You could have warned me," she hisses accusingly at the sheriff.
"Well, I might have, if I had known you came in here to be picked up by a NATIVE AMERICAN, not just picked up in general.
Ouch! He thinks I rejected him, the most eligible of the bunch! No wonder he's laughing at my expense...
"I warned you not to call people that!"
Her planned fiery retort is cut short by the appearance of one of the Mariachis. She rises to greet him, not willing to be at a disadvantage height-wise while meeting yet another of the locals.
"Señorita, soy Eugenio Enrique Aguila de las Sierras."
"Encantada. Soy Despina MacKenzie." She unconsciously shifts into school-learned Spanish in response to his accented introduction. "May I call you Genio?"
Is this the man? she mouths to the sheriff over Genio's shoulder as she offers her hand to shake, then boldly meets his eyes, seeing, in them that he did not understand her last remark.
Receiving no signal from the sheriff, she begins to explain why she's here, just in case HE is the man she is supposed to meet. "Soy la maestra nueva para los niños de la resevación."
"Con permiso, permiteme bailar con Ud."
Maybe I can get him to sit and chat a bit before I plunge in and make even more of a fool of myself. I am ashamed to admit that I even CARE what this lawman thinks!
"Ahorita estoy un poquito cansada. Necesito descansar para unos pocos minutos. Siéntese aquí y hable con nosotros." She indicates a chair across from the sheriff.
Without being asked, Óscar brings another glass and a new pitcher of water.
"Tengo un ranchito cerca del río, la hacienda originalmente de John William Quantico."
"The river? John Quantico? The man who hired me?"
Seeing that the name strikes a bell with her, the sheriff fills in, "No. Another man with that same name. He was a local philanthropist who worked his entire life as an Indian agent, one of the best weve ever been blessed with."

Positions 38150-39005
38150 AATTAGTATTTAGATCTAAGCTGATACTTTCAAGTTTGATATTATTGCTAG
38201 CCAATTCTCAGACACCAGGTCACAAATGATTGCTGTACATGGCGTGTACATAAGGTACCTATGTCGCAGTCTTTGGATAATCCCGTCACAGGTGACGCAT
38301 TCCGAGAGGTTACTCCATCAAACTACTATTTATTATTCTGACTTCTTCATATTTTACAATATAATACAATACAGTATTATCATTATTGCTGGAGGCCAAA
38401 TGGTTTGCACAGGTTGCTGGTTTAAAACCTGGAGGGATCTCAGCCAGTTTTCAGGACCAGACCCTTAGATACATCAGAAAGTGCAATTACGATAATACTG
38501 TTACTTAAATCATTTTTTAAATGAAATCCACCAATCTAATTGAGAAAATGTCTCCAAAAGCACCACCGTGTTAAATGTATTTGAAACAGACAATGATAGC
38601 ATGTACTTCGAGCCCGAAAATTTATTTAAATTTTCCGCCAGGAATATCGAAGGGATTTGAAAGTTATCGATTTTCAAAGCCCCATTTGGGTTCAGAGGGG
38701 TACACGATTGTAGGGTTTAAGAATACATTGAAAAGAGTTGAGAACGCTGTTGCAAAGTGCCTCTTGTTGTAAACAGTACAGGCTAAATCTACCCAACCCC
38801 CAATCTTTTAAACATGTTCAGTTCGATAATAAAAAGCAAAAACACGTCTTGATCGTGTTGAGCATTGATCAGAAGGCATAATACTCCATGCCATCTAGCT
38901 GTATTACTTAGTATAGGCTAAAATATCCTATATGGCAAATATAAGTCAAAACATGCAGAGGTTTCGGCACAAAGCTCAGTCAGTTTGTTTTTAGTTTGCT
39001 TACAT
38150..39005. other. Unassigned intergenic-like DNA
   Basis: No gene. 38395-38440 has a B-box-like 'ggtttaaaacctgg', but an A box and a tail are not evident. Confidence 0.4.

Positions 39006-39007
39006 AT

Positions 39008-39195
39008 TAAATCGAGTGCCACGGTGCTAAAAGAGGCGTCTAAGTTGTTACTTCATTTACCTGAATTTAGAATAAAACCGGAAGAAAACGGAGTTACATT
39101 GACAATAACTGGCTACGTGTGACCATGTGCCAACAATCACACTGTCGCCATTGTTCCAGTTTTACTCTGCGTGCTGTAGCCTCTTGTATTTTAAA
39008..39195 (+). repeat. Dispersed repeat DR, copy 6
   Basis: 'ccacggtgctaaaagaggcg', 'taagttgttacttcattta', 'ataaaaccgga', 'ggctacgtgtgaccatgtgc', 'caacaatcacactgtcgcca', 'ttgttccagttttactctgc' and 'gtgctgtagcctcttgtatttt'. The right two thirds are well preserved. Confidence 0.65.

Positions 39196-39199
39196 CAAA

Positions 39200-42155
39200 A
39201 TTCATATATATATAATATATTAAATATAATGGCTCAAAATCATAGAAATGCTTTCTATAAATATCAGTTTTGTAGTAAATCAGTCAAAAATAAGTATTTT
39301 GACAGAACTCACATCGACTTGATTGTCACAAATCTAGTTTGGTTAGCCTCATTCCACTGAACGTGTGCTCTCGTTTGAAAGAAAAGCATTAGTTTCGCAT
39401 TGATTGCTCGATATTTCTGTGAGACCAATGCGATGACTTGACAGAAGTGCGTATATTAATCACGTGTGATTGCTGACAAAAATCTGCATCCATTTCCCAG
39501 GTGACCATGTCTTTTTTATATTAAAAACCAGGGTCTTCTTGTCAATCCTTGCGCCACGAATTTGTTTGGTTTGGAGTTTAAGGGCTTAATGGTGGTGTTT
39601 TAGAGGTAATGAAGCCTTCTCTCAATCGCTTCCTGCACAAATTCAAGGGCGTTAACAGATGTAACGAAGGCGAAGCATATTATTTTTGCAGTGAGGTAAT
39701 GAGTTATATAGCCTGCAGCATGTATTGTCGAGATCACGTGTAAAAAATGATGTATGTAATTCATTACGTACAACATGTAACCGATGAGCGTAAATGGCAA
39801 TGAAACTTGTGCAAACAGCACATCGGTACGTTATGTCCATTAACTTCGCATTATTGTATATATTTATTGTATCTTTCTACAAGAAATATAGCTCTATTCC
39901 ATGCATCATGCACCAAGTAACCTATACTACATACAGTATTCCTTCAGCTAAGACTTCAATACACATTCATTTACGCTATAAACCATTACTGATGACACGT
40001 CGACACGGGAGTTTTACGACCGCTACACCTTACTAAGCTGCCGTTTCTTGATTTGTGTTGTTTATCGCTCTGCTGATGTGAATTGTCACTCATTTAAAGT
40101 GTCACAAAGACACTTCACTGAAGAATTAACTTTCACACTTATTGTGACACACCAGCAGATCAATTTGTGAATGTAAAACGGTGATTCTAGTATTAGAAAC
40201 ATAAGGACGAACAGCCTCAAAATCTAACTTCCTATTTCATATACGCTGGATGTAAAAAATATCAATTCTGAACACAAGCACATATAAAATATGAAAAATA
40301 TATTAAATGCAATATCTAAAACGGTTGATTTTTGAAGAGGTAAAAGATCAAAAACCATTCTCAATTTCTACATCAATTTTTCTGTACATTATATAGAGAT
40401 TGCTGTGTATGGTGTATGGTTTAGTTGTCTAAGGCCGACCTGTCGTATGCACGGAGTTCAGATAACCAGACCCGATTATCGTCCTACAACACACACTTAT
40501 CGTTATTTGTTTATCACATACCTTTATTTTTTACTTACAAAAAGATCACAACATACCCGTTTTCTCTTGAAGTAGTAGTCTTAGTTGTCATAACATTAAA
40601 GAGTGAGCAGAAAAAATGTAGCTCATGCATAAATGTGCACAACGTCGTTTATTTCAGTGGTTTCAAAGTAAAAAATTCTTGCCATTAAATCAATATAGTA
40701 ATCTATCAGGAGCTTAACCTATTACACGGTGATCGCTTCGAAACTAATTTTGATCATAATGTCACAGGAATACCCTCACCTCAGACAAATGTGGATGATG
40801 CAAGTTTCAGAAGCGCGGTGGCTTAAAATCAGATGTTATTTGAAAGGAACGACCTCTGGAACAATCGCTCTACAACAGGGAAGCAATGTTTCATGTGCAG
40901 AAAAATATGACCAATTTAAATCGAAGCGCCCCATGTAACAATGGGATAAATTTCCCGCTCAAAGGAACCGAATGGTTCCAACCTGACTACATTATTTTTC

"Then is THIS the man I am supposed to meet?" She smiles reassuringly to Genio, whose head has been turning back and forth as if he were on the sidelines of a tennis match.
"No. Not even close."
"John was a much-loved champion of the underdog. Several Native American children bear his name out of respect. The bottom ground he owned along the edge of the reservation has irrigation rights to the river."
She and Genio head to the dance floor at the conclusion of the sheriff's oration. By the time an hour has passed, she has danced with every unattached male in the now-full tavern with the exception of the bartender, the passed out drunk, and the sheriff. She and the sheriff are on their fourth pitcher.
Suddenly, when she returns from her third or fourth trip to the rest room, Eugenio is again at her side.
"Oh, no, Genio, no puedo bailar más. Estoy rendida de cansancio."
Pleading tiredness is not an act, this time.
"Está bien. Puede cantar una canción en español con nosotros?"
"¿Qué, qué? Me? Sing? In front of the mike?"
She darts her eyes toward the sheriff, seeking guidance. "He wants me to sing a song with them."
"Nobody will care if you can carry a tune, or not. It is just a neighborly gesture. If you can stand to do it, I would highly recommend it."
"I accede to your superior knowledge of the locals and their expectations."
Approaching the mike with trepidation, she announces, "La Paloma Blanca". She gets too close, and draws a horrid screech from it, backs off and finds a good range.
"Yo soy tu paloma blanca,
Tú eres mi pichon azul.
Aremame un barquito....
Wildly enthusiastic clappings greet the termination of her rendition of the Spanish love song The White Dove. As she weaves her way through the throng to her table, she feels a flush of pleasure climb up her face.
"Hidden talents, I see," quips the sheriff, eying her even more appreciatively than previously.
"Not really. I've never sung in any place more challenging than a church choir or the shower." She slowly raises her gray eyes to meet the sheriff's hazel ones.
Last Updated 1/25/15 Corrected good-looking; 1/3/02.
Word Count: 2171